Referring to Figure 11, two rays are launched from the CU, which is located in Cell 7; then the ray tracer is responsible for finding out the closest intersection point. To do this, ray tracer calculates the travelling quadrant of the Ray1. Afterwards, the ray tracer retrieves the Red-Black tree from the Cell 7 according to Step 4. The ray tracer then follows the instruction described in Steps 5 and 6 to find the closest intersection point. According to this figure, the closest intersection is found on Object 7, which is made of glass. Definitely, the next ray is a transmitted ray; therefore, the proposed method calculates the transmission coefficient according to Step 7. Afterwards, the proposed method follows Step 9 to calculate the incident power of the first segment of Ray1 according to According to Step 11, it calculates the angle of the next ray segment of the Ray1 and Ray2 and it will shift the program execution to Step 2. In case of the ray segment, from Object 7 to Object 19, the proposed method follows Steps 2–6. The proposed method retrieves its candidate closest neighbor cell according to the method described in Step 8, because of none of the intersections found in Cell 7. In this case, Cell 5 is chosen as the candidate closest neighbor of the Cell 7. Afterwards, the ray tracer follows Steps 4–6 and the closest intersection found on Object 19 of the Cell 5; therefore, ray tracer skips all other objects that exist in other cells. In this situation, a reflected ray is generated and ray tracer calculates the reflection coefficient, according to Step 7, and follows Steps 9–11.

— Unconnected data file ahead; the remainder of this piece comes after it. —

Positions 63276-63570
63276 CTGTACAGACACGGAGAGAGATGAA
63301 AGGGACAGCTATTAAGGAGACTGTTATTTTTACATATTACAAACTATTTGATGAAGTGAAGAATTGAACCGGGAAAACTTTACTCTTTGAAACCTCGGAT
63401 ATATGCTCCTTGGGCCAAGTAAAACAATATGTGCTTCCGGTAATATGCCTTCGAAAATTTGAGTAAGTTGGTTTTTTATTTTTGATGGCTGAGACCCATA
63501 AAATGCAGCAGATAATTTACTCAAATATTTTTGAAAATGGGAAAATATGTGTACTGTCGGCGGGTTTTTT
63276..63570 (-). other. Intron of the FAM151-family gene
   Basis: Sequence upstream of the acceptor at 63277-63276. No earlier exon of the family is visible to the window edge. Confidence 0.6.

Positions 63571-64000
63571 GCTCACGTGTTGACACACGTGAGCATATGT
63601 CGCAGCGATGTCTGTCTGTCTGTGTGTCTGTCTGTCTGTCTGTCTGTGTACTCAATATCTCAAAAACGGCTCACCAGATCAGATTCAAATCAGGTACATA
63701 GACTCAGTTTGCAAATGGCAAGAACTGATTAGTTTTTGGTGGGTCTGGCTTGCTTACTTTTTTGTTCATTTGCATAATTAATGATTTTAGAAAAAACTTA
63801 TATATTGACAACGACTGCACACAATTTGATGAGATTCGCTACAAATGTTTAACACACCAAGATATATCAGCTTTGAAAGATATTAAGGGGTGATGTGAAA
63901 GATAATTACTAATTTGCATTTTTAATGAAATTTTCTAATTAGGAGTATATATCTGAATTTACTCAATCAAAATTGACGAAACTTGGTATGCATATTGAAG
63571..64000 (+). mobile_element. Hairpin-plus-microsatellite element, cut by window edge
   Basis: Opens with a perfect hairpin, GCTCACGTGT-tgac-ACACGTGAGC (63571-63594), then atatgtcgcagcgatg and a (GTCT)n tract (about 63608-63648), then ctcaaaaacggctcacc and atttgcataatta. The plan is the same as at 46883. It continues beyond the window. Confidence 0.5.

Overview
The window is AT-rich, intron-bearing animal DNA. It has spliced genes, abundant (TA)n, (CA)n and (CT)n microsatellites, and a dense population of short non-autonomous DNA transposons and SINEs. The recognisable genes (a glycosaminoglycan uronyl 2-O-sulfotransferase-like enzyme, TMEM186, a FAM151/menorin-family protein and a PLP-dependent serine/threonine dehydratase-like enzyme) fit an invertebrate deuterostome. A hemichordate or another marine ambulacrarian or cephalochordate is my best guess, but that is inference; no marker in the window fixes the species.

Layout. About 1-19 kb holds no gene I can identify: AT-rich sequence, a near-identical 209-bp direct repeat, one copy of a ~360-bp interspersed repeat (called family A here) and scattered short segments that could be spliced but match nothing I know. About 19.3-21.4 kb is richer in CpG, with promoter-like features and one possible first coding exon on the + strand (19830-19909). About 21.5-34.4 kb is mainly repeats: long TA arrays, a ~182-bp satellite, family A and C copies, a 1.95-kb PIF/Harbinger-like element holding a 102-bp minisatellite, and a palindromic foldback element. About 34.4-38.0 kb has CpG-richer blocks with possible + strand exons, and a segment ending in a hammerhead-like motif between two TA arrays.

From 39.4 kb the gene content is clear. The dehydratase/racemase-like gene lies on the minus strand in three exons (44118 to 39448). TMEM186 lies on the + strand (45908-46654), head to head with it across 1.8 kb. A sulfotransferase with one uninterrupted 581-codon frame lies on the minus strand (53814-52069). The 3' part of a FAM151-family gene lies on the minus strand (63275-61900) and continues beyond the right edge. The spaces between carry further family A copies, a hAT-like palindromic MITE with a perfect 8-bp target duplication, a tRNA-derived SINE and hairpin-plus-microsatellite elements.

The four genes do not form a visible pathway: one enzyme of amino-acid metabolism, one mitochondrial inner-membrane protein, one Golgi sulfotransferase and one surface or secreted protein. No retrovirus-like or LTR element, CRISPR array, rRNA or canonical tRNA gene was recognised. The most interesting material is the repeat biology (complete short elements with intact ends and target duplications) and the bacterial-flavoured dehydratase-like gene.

The similar procedure is used for the ray segment that is generated from Object 19 travelling into the fourth quadrant. It is evident that the intersection exists on Object 1 of Cell 8, which is made of brick and reflected power calculated by using (13). Therefore, another reflected ray is generated from Object 1 and ray tracer calculates the reflection coefficient: In case of ray segment that is generated from Object 1, the ray tracer follows the same steps as described for the first ray segment of the Ray1 and Ray2. According to this, intersection is found on Object 34 and only 3 objects are taking part in the intersection test. Two new reflected rays are generated from Cell 8 and hit on two different objects exist in the Cell 6. To find out these intersections, the proposed ray tracer follows the same steps as described for the first ray segment of the Ray1 and Ray2, but the reflection coefficient is calculated by two different methods referred to by Step 7. After that, the proposed method starts following Step 9 to Step 11. In this case, only objects take part in intersection tests. Similarly, the next intersection of the ray segments that starts from Object 19 and Object 27 is calculated by following the same steps, as described above. However, the intersections are found on the AP and according to Step 10, the ray tracer stops ray tracing for the Ray1 and Ray2. In this way, the proposed method traces all the rays that have been launched from each CU, as shown in Figure 12.
5. Complexity Analysis
The proposed method uses a number of techniques to reduce the ray tracing time. According to the proposed method, entire simulation space is divided into a number of cells and information of each cell is stored in a cell list. Afterwards, the proposed method determines neighbors of each rectangular cell and stores in another list of each cell.
Finally, objects of each rectangular cell are stored in a Red-Black tree whose object searching time is . During the intersection test, the proposed method first retrieves the objects from a Red-Black tree of a particular cell (from where the ray originated) and performs the intersection test to determine the exact hit point of the ray. In this case, if the intersection exists within this rectangular cell, the time complexity of the proposed method can be calculated as follows.